Despite ending up with a “DNF” (did not finish) in the 2017 Great Race because of some bad luck on the last lap, the Alfred State team still managed to run a “great race” and get its vehicle across the finish line.
This year, the annual controlled-speed endurance rally began June 24 in Jacksonville, FL, and continued for 2,300 miles through several other states before ending July 2 in downtown Traverse City, MI. The event tests teams’ abilities to follow precise course instructions and their vehicle’s ability to endure on a cross-country trip.
Facing 120 other teams, the Alfred State squad competed in the event for the third straight year in its 1953 Dodge Power Wagon tow truck. Nick Shelp, motorsports technology, Endicott, served as the driver of the vehicle this year, while Nick Guarino, automotive service technician, Alexander, and Liam Dechick, motorsports technology, Syracuse, were the navigators.
Automotive Trades Professor Mike Ronan, the team’s faculty adviser, noted that Sam Holevinski, heavy equipment, truck and diesel technician, Canisteo, was loaned to the El Camino College team from Los Angeles after that school became in need of a navigator.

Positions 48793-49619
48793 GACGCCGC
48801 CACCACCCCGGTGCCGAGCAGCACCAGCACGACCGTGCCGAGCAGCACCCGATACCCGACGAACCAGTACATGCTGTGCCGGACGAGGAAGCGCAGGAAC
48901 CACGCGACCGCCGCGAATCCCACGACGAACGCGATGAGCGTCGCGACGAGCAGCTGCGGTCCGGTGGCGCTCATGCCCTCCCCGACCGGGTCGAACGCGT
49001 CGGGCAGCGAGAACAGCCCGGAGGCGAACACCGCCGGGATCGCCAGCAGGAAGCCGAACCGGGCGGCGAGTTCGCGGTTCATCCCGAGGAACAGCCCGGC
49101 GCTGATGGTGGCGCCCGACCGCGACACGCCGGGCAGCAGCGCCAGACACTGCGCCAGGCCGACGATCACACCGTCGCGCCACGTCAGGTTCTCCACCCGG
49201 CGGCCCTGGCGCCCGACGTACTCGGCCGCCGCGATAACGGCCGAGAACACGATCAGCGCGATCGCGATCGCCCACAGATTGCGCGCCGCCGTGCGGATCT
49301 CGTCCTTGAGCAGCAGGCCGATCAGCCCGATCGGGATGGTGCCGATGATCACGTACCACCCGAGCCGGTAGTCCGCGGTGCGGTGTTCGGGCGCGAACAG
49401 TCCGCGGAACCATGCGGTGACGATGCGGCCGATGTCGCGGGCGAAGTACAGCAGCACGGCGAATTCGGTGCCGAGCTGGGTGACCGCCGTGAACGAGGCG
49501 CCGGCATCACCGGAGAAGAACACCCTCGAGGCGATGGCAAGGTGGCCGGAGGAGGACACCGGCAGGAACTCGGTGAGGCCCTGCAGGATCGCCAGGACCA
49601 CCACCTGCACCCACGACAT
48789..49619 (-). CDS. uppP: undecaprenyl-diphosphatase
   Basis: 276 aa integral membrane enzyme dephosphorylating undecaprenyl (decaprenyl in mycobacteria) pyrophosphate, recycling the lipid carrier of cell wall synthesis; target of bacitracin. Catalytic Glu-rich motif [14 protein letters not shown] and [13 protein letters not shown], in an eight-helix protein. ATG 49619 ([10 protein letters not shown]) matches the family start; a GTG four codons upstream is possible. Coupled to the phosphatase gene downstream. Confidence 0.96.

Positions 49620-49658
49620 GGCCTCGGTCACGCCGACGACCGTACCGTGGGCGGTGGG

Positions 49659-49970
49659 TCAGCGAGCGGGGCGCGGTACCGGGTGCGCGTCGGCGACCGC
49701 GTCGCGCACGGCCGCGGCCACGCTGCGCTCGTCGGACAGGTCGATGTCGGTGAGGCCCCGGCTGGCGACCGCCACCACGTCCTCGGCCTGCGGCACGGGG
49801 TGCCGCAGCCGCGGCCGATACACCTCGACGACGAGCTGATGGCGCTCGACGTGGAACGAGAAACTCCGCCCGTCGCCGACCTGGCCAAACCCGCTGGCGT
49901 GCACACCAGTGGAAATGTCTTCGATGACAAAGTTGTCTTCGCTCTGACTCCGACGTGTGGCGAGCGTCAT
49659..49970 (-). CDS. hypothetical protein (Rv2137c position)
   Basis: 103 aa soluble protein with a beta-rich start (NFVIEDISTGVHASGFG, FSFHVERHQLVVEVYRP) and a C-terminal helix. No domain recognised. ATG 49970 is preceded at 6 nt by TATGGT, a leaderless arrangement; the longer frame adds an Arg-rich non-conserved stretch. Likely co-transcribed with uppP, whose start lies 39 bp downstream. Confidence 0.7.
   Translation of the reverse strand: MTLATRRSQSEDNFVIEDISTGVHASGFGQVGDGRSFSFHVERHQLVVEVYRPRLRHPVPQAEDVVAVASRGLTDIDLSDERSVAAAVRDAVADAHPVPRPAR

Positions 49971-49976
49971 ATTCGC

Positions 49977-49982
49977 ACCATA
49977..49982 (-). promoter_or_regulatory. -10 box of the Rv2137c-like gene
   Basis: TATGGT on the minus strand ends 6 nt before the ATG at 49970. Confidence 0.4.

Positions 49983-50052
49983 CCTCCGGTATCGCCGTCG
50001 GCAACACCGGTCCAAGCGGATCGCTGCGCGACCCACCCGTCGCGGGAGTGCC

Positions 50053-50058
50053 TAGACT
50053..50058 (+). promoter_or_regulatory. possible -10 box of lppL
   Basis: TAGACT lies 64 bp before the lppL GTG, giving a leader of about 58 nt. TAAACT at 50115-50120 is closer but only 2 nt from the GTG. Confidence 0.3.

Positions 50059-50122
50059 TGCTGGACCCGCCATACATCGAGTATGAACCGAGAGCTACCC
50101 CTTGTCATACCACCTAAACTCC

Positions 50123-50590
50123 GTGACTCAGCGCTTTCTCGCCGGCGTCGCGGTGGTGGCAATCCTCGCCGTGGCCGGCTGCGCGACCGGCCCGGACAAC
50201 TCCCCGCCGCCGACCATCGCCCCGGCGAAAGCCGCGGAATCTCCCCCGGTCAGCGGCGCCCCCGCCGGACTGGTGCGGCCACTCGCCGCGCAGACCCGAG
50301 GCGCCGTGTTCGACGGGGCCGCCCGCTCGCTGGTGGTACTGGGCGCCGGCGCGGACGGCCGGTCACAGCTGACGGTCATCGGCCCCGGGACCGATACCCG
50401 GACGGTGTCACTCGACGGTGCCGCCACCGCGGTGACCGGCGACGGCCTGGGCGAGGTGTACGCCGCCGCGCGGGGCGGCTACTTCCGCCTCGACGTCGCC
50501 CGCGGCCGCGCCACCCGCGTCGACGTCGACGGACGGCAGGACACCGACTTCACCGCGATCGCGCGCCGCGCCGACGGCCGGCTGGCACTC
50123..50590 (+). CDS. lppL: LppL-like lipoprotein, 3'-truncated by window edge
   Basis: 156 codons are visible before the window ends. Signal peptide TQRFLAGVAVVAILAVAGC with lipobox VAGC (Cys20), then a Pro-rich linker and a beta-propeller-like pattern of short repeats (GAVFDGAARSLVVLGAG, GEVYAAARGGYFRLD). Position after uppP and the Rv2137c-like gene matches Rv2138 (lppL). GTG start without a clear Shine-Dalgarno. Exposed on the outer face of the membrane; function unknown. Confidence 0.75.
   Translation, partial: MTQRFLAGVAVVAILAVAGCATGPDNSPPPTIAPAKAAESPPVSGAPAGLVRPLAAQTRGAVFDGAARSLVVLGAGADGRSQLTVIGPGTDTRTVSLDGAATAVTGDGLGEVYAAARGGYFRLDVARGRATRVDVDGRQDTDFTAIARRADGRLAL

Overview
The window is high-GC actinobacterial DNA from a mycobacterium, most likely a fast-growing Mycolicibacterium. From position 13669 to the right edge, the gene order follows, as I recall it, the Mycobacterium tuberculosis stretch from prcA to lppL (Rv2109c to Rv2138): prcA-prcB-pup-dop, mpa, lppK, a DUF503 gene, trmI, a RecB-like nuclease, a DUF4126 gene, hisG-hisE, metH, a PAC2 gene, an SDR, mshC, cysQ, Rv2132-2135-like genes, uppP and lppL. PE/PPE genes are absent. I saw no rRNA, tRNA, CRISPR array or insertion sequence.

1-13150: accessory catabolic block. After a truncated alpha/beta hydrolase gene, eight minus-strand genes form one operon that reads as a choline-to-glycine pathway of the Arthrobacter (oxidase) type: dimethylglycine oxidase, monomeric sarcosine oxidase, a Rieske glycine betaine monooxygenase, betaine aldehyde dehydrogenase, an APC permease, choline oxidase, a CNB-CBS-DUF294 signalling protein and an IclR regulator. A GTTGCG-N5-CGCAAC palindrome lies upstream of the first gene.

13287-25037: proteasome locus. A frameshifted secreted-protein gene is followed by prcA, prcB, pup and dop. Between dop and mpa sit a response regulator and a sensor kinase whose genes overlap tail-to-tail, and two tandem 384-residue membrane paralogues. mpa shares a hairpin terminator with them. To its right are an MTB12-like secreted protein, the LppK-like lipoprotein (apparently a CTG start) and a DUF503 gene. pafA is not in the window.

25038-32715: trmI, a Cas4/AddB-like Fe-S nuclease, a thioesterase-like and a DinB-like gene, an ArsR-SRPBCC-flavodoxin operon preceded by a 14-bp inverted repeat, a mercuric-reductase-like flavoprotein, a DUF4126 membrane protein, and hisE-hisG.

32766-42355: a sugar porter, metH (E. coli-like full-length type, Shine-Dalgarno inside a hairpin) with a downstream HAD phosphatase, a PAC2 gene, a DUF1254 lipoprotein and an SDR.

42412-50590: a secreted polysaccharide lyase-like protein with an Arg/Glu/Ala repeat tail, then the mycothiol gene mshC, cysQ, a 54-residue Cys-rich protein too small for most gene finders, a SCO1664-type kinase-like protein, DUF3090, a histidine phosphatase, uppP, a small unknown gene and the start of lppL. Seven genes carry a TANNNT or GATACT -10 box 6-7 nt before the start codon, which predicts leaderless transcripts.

According to Ronan, the Alfred State team’s troubles began during the “Trophy Run” which is essentially a warmup rally about 200 miles long held the Friday before the race starts. During this event, the Power Wagon broke a rear axle, and the team had to contact a specialty parts supplier in Iowa to send the new one overnight.
The team then used a trailer to haul the truck from northern Florida back to Jacksonville for repairs. The cause of their problem? A retaining pin that came out of position after being in the same location since the truck was made in 1953.
After fixing this issue, the team made it to the start of the race just in time.
“We headed for our start position three miles away with minutes to go,” Ronan said.
Having overcome this hurdle, “everything went great” for the team, Ronan said, until the last day.
“The truck started running very poorly about 96 miles from the finish line,” he said. “Although it still drove, it was not going to make the finish line in the allotted time. We put it on the trailer, then unloaded it near the finish line so it could make a ceremonial finish (done at the request of the organizers). Turns out, it broke a valve spring.”
Despite having experienced difficulties before and at the end of the race, the team ran quite well along the way, even earning three “aces” (perfect times) on individual legs of the rally. All in all, Ronan is proud of the way the students performed.
“Alfred State was fortunate to have four wonderful ambassadors representing the college over the 2,300-mile event,” Ronan said. “The students were helping other teams with mechanical problems virtually every night, and the truck was able to make the start due to their sheer determination.”